The BIFROST spectrometer at ESS
Through the efforts of lead instrument scientist Rasmus Toft-Petersen and Lead Engineer Liam Whitelegg DTU Physics is heading the construction of the BIFROST spectrometer at the European Spallation Source (ESS) in Lund, Sweden. The construction project runs from 2016 to 2022. BIFROST is expected to enter the hot commissioning phase in the summer of 2022, and to be ready for external users at the start of the ESS user program at the end of 2023. The BIFROST construction project is a multi-partner collaboration between:
- DTU Physics
- The University of Copenhagen (Niels Bohr Institute), Denmark
- The Paul Scherrer Institute (PSI), Switzerland,
- Laboratoire Léon Brillouin (LLB), France
- The Institute of Energy Technology (IFE), Norway.
In addition, the project benefits from input from EPFL Lausanne. The total construction budget of BIFROST is 13.45 M€.
What is BIFROST?
BIFROST is an innovative indirect time-of-flight spectrometer with multi-energy analysis.
Situated 162 meters from the spallation target of ESS, the instrument is capable of using the entire long pulse of ESS. This guarantees a very high incident neutron flux (Up to 1010 neutrons per second per cm2, over a bandwidth of 1.7 Å in the highest flux operational mode of the instrument) while maintaining good and flexible incident energy resolution.
On the secondary spectrometer side of BIFROST, neutrons of five different energies will be energy-analyzed simultaneously (exploiting the favorable transmission through the graphite analyzer crystals) over a broad range of horizontal scattering angles (See picture). This design makes BIFROST optimal for experiments in which the sample of interest is subject to high magnetic field and/or high pressure.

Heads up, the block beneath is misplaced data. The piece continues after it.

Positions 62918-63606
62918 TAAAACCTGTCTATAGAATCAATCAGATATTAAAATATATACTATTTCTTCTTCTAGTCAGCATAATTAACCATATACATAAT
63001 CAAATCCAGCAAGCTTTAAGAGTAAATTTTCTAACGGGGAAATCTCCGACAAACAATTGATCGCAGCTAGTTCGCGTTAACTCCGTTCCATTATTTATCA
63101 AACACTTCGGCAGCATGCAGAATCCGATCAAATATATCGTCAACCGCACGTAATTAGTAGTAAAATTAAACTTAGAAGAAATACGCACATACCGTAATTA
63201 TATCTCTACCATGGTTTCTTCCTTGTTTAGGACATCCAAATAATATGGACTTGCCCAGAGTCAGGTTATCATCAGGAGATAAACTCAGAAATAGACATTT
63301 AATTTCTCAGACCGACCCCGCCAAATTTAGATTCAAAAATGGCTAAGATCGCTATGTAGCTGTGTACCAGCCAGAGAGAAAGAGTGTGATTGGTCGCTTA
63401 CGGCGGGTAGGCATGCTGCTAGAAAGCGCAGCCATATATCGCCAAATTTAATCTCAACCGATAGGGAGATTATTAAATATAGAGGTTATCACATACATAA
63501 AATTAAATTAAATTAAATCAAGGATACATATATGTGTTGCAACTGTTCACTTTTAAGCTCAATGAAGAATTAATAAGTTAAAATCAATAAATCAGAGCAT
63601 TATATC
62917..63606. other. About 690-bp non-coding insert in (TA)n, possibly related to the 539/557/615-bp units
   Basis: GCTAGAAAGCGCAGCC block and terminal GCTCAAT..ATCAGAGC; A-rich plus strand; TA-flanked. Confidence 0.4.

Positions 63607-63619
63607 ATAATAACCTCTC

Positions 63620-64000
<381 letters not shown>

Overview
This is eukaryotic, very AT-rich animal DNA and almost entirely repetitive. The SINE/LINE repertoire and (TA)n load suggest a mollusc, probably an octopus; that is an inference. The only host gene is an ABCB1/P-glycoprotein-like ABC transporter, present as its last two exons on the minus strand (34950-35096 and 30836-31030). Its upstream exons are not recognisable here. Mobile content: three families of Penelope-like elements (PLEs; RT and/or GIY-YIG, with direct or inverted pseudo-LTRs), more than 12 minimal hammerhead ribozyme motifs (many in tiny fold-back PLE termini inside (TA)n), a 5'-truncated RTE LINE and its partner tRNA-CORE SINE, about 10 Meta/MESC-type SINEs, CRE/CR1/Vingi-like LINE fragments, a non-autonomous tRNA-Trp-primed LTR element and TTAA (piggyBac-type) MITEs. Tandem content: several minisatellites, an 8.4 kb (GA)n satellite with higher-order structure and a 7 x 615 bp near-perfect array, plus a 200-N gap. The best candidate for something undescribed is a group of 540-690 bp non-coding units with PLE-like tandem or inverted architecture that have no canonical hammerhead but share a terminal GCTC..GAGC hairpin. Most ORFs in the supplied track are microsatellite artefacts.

The combination of very high incident flux and the ability to probe the sample scattering function S(Q,ω) efficiently is expected to allow BIFROST to out-perform present world-leading instruments by more than a factor of 30.
The science case of BIFROST
The science case of BIFROST centers primarily on problems related to magnetism and quantum materials. Examples include strongly correlated electron materials e.g. high-temperature superconductors, quantum magnets, multiferroics etc. However, the very large flux of BIFROST will also enable novel geoscience and bioscience.
Compared to the other instruments in the ESS spectrometer suite, the particular strength of BIFROST is experiments under high magnetic fields and high pressure.